New Schedule: Blocking Worries

Six girls in the front, left to right: Andra Hansen '19, Bre Brown '20, Ryan Macniven '20, Mackenzie Cormack '19, Mackenzie Newhams '19, Elise Raimon '19

Six girls in the front, left to right: Andra Hansen '19, Bre Brown '20, Ryan Macniven '20, Mackenzie Cormack '19, Mackenzie Newhams '19, Elise Raimon '19

Lilli Carlton, Staff Writer

With the first two weeks of school out of the way, you are reminiscing about the free days of summer where you spent time at the beach, went out with friends, or watched Netflix—instead of spending six hours in school.

How nice would it be to lounge in the sun instead of being cooped up in a classroom with bountiful amounts of homework being assigned? You feel sorry for yourself, but then you remember that your next class is a free period, where you can get some of your work done. After your free period you have lunch, where you can eat and talk freely with your friends. After lunch, you only have two classes left and then you are done with school—two more classes and you are done sitting and daydreaming about summer. Though you aren’t at the beach, you only had four classes today… School is going by like a sea breeze.

Last school year, students were told that this school year there was going to be a major change: a new schedule. This new schedule, a block schedule, is a four day rotation made of four classes each day, and a break time in between each class.

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The biggest change of the schedule switch is longer classes. Faculty have shown beliefs that that longer periods are better for the school; teachers are able to cover more material per class and can get more in-depth with their teaching.

“I like it in designing lessons because we can cover more varieties of topics in more classes time; I also think that benefits the students. For instance, in AP Lang, they had a reading due; we discussed the reading, had a multiple choice quiz, and were able to do more in class,” says Mrs. Betz.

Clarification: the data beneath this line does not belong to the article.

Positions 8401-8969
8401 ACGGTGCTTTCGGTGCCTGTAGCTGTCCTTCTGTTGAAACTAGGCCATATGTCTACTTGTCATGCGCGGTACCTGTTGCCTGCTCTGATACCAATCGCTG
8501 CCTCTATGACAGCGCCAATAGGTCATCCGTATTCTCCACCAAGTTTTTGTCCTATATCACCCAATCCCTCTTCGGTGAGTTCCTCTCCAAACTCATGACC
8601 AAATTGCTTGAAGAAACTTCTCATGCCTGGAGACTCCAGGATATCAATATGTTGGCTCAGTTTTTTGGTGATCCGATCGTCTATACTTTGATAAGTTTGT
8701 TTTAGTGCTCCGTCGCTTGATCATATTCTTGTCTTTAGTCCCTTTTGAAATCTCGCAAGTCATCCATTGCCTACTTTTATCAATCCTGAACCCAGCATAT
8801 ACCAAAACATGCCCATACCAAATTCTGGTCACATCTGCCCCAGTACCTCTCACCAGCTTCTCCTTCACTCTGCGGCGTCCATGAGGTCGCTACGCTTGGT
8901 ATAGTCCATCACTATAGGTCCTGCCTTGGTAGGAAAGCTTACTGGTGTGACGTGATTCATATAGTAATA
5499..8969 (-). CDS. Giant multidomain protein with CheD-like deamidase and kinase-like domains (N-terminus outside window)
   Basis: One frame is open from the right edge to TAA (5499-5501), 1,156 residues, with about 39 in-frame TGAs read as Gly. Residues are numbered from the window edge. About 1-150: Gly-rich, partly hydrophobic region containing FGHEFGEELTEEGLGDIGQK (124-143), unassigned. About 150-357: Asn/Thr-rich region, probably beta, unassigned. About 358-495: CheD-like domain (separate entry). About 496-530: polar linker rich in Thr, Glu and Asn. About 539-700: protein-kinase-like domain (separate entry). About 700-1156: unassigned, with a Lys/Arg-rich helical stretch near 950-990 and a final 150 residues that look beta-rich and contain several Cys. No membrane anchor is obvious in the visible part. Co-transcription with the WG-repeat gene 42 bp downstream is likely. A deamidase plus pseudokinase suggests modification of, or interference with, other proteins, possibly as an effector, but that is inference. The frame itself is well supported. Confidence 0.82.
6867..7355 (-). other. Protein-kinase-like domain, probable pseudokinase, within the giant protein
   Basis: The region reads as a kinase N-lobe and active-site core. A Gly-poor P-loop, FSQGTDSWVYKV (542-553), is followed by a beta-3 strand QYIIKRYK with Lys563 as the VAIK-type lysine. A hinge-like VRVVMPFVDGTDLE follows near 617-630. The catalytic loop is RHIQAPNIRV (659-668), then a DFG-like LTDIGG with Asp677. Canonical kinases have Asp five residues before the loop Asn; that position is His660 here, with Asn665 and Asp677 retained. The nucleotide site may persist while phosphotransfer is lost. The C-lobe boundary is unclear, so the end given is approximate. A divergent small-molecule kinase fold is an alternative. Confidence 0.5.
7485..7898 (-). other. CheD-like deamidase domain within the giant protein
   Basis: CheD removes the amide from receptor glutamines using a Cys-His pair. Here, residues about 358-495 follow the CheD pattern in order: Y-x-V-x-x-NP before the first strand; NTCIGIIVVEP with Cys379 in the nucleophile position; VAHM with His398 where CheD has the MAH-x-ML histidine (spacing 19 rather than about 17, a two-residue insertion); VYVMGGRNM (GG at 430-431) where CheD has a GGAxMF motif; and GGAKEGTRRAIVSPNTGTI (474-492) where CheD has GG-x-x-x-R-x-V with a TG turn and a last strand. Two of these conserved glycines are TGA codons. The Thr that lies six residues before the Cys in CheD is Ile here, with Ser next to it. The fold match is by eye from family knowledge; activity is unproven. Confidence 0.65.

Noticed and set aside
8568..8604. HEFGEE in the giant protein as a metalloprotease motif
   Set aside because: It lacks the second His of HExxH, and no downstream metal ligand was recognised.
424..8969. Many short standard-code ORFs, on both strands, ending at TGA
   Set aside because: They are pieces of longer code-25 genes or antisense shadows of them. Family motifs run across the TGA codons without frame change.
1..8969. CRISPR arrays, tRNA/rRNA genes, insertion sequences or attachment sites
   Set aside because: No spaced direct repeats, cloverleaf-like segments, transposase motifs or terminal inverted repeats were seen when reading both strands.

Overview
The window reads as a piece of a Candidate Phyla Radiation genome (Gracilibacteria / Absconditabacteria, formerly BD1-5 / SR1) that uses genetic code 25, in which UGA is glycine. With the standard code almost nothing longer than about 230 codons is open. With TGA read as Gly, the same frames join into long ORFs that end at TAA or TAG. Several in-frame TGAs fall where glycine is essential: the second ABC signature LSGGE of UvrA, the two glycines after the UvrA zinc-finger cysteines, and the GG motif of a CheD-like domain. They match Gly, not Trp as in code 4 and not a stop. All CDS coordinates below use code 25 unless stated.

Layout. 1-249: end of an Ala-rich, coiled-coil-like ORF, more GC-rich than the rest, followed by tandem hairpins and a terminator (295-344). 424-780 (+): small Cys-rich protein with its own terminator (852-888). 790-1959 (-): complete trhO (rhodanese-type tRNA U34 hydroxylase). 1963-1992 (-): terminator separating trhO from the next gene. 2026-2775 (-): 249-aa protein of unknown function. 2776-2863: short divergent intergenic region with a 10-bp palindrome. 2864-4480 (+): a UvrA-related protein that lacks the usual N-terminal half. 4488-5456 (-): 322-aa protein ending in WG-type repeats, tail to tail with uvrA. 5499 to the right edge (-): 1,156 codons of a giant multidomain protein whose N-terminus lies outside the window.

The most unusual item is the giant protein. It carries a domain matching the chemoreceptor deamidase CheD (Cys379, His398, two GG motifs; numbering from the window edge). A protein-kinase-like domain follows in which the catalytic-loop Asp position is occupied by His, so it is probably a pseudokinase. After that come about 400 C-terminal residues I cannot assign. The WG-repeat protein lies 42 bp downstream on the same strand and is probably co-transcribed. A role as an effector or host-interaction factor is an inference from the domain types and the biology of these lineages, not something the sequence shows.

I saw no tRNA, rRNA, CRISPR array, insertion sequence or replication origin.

“The longer period works nice for art, music, and drama—it’s good for enrichment,” says Photography and Ceramics teacher, Mr. Wozniak. “Also, the reality is that colleges have three hour long classes and only meet two to three times per week; so it’s a lot like it is here. I haven’t really thought about any negatives.”

Not only do the arts and the teachers benefit from the schedule, but the schedule is supposed to benefit the students long-term.

“Every piece of teenage brain research shows same-length classes, at least 75 minutes, are better,” says Upper School Division Head, Mr. Seldis, who was a key factor in the schedule change. Mr. Seldis also explained that last year, “there were times when students were expected to learn without breaks.”

The humanities seem to be the most excited about the schedule; other classes, such as math and science, are not as passionate quite yet.

“I am liking it,” says Upper School math teacher Mrs. Stone. “It’s a much slower place to get things accomplished during class. But I worry because we don’t have math everyday and that can affect students’ learning.”

“I am excited about trying out this new creative forward-thinking paradigm and hope it is everything that it is supposed to be,” says Upper School science teacher, Mr. Newhams.

 

Along with longer classes and less classes per day, ODA’s block schedule allows a break in between each class everyday: Community Time, lunch, and Community Work Period. However, could the breaks be more trouble than they’re worth?

 

“The breaks in between every class are nice,” says freshman Bre Brown. I am confused by the breaks, though; the community time and community period I get confused by. I’m not really sure what they’re for. Clubs starting will be nice, though, so maybe that will help the confusion.”

To clarify, here’s a breakdown of the breaks schedule.

 

  • Monday

(Morning) Community Time: Assembly

(Afternoon) Community Work Period

  • Tuesday

 

(Morning) Community Time: Clubs

(Afternoon) Community Work Period

  • Wednesday:

(Morning) Community Time: Ovation

(Afternoon) Community Work Period

 

  • Thursday:

(Morning) Community Time: Clubs

(Afternoon) Community Work Period

  • Friday:

(Morning) Community Time: Advisory

(Afternoon) Community Work Period

Some students have also voiced opinions that they do not like the schedule because one day a student may have four easy classes, made of electives and free periods, and the other day the student is bombarded with the homework and school work of four core classes. Other students, however, like having the easy-day, hard-day rotation; it gives them the opportunity to be diligent in getting work done.

“With the new schedule, if you have lots of homework, you do have more time to do it,” says freshman Ava Small.

“In many ways, the hard days and good days are just prep. for college,” says Mr. Seldis. “It’s mainly just luck about which blocks you get, especially for the underclassmen. For the upperclassmen, again, it’s really good prep. for college— they’re going to have days that do no stand in uniform—unstructured and structured. The ‘tough-day, easy-day’ is mainly for the whole college prep. experience.”

Whether you are a passionate supporter or opponent of ODA’s new block schedule, it is important to adjust—the change is here.